by Mike on 24 February 2020
Note, this article contains spoilers for Descent into Avernus.
Fantastic Adventures, Ruins of the Grendleroot, my book of ten 5th edition underground adventures, is designed to fit into any fantasy RPG world. Here's a quote from the book:
Blackclaw Mountain is designed to fit into just about any fantasy world, whether of your own design or part of a published campaign setting. The mountain can be a single peak in a large range, a lonely highland in a great plain, a pocket dimension, or a splinter between worlds. Drop Blackclaw Mountain into your world wherever it makes sense and won't disturb other parts of that world.
Blackclaw Mountain is also potentially infinite in its depth. All the locations and adventures in this book are set up within the mountain, and as a self-contained fantasy environment, the mountain can be expanded however you wish. You can add in borders marking the entrances to other worlds, tunnels to vast cities, and the lairs of monsters of any type and size. If it can be found underground, you can add it to Blackclaw.
The mountain is thus both a self-contained adventure location, easy to drop into any fantasy world, and an infinite portal opening up to a lifetime of stories. Use it as best fits the stories you and your players want to share.
One of the Kickstarter backers of Ruins of the Grendleroot on Kickstarter asked how they could use Blackclaw Mountain in the D&D hardback adventure Descent into Avernus. This is a perfect exercise to show how flexible this mountain truly is.
As described, we can place Blackclaw Mountain just about anywhere in Avernus. It might appear as an obsidian mountain piercing out of the cracked hellish landscape. It might be part of an existing mountain range of charred rock in Avernus or an independent demonic spire piecing through the abyss and into this first layer of hell.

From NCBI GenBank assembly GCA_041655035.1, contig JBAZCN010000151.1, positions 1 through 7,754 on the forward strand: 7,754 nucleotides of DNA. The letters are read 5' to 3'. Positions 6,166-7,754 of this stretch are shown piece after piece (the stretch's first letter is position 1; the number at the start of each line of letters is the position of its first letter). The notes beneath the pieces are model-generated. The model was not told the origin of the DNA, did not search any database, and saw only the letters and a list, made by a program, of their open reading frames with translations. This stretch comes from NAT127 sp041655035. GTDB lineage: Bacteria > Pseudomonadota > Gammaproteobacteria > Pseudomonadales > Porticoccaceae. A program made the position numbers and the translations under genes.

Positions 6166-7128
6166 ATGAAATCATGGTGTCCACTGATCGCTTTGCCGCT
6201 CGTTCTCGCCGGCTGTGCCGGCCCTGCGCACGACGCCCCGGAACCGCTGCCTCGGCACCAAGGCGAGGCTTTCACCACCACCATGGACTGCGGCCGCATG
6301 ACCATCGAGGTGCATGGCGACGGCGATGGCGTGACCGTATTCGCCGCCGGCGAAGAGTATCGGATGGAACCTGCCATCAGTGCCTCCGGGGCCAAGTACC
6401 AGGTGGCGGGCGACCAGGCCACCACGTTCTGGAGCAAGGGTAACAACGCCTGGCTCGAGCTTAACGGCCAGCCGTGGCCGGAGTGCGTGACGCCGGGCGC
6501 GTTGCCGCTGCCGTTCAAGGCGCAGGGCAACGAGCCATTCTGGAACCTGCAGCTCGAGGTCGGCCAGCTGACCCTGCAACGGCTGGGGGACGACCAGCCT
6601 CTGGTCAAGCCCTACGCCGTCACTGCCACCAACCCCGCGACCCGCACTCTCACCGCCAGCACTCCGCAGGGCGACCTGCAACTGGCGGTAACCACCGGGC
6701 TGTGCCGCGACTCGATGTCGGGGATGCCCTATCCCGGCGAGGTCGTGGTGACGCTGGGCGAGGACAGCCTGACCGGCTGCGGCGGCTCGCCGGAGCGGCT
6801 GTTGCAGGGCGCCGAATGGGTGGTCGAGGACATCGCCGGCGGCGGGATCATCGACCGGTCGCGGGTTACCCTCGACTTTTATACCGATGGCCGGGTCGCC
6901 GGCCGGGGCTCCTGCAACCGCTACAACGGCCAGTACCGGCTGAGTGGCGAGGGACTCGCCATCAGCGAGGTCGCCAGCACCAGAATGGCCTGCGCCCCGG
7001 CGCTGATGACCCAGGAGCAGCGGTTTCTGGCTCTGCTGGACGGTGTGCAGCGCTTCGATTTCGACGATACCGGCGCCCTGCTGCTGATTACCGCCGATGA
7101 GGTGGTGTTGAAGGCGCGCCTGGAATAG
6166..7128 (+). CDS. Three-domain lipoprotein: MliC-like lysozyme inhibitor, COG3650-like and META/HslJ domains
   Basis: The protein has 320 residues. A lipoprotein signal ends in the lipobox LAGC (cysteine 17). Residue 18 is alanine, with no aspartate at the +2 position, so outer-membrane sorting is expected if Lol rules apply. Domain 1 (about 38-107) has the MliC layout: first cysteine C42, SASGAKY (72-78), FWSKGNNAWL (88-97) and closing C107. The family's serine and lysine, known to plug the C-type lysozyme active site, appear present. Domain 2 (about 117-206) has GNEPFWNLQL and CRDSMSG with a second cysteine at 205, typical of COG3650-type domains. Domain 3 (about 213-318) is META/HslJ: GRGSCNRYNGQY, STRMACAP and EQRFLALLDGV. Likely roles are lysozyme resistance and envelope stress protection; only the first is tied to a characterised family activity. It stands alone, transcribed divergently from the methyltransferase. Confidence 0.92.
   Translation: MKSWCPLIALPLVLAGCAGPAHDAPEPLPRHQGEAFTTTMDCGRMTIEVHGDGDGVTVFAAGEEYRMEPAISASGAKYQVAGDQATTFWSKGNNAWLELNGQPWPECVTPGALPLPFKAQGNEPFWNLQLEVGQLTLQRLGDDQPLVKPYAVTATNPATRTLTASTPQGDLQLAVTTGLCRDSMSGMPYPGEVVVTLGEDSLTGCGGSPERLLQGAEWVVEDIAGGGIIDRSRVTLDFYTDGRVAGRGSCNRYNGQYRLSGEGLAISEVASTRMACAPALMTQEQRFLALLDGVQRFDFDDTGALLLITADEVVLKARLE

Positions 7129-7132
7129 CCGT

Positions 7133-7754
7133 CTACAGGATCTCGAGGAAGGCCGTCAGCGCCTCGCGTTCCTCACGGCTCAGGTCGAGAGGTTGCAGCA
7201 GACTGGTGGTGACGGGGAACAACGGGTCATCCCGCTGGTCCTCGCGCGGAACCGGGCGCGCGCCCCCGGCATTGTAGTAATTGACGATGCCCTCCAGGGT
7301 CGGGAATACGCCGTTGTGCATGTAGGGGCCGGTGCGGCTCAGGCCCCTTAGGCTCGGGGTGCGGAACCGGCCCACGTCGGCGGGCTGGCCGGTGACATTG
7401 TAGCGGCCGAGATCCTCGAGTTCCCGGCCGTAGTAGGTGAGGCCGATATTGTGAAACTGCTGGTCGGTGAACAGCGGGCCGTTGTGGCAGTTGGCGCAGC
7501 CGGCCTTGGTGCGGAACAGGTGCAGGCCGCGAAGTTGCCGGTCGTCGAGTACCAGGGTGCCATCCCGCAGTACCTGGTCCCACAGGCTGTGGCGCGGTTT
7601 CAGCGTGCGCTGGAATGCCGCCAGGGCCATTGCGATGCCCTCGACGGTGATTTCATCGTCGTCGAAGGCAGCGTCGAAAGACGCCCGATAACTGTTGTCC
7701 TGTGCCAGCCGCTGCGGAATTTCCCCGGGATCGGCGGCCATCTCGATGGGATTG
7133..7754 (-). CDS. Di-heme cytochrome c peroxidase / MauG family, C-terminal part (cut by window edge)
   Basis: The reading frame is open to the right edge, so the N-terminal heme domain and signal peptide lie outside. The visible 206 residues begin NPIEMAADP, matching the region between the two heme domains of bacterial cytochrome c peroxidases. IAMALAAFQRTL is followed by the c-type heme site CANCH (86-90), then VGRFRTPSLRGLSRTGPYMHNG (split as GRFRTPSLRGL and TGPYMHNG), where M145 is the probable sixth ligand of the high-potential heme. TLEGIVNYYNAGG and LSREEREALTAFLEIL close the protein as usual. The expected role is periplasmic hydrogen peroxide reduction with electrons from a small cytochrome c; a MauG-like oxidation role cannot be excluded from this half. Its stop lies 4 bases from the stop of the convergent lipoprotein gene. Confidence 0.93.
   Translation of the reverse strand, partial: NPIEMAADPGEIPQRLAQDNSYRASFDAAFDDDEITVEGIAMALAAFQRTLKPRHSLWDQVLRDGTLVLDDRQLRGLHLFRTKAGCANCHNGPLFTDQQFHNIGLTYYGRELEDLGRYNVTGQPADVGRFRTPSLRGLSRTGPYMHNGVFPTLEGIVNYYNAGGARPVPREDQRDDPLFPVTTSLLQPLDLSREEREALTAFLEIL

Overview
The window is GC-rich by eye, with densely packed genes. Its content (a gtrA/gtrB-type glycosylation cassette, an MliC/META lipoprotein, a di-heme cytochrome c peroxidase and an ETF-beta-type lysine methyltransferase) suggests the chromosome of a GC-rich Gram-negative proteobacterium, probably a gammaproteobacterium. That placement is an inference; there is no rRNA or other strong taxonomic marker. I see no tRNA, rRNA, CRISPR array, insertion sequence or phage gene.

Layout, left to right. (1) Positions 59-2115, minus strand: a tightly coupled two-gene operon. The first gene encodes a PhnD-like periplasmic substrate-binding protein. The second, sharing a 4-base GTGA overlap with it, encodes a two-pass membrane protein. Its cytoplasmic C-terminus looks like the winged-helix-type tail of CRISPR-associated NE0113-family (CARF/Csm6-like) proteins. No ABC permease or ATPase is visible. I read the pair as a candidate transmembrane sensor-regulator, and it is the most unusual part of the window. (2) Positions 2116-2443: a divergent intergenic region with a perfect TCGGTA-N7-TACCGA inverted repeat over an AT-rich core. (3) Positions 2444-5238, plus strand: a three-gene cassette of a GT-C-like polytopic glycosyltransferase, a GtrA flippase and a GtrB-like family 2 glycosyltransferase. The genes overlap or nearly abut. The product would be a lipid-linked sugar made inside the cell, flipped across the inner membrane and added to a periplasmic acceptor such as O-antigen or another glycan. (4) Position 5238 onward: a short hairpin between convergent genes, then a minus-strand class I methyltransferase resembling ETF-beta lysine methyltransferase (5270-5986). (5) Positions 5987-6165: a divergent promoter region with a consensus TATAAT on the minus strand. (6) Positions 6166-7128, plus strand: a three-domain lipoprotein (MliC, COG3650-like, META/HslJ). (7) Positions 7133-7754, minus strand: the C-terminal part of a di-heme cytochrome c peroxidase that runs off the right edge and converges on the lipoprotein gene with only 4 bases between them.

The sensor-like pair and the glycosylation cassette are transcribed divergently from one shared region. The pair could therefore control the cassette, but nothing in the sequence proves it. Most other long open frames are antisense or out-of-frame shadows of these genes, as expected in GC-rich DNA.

Blackclaw Mountain as an incursion between the Abyss and the Nine Hells puts it in a really interesting spot for our tales to come. Devils can't get rid of it and demons use the mountain as a passageway from the abyss into hell.
This pivot point can create great energy for those who can control it, and many powerful beings wish to do so. It's possible areas of Blackclaw, maybe even the city of Shadowreach itself, regularly switch hands between demons and devils. For those able to profit from the blood war, like the warlords in chapter 3 of Descent into Avernus, Blackclaw Mountain is a dangerous yet profitable location.
The Grendleroot itself, the strange alien entity whose spires pierce through the caverns of Blackclaw, might be a demonic root, a sentient growth of the Abyss that pierced into Avernus. It may be the catalyst for the whole mountain itself and it continues to claw its way out into the hellish lands above. The Grendleroot might be the remains of a demon prince whose attempts to break through into hell from the Abyss transformed it into this sentient horror. It reaches still, though slowly, trying to claw its way free into the skies of the Abyss.
The Black Star, the entity the Grendleroot calls out to, may be a more powerful demonic presence; maybe even an elder evil from the Far Realm. It might be Tharizdun, the chained god, trapped in the lowest levels of the Abyss.
The history contained in Ruins of the Grendleroot is designed to be as reskinnable as the mountain itself. We can do so here when we place the mountain in Avernus.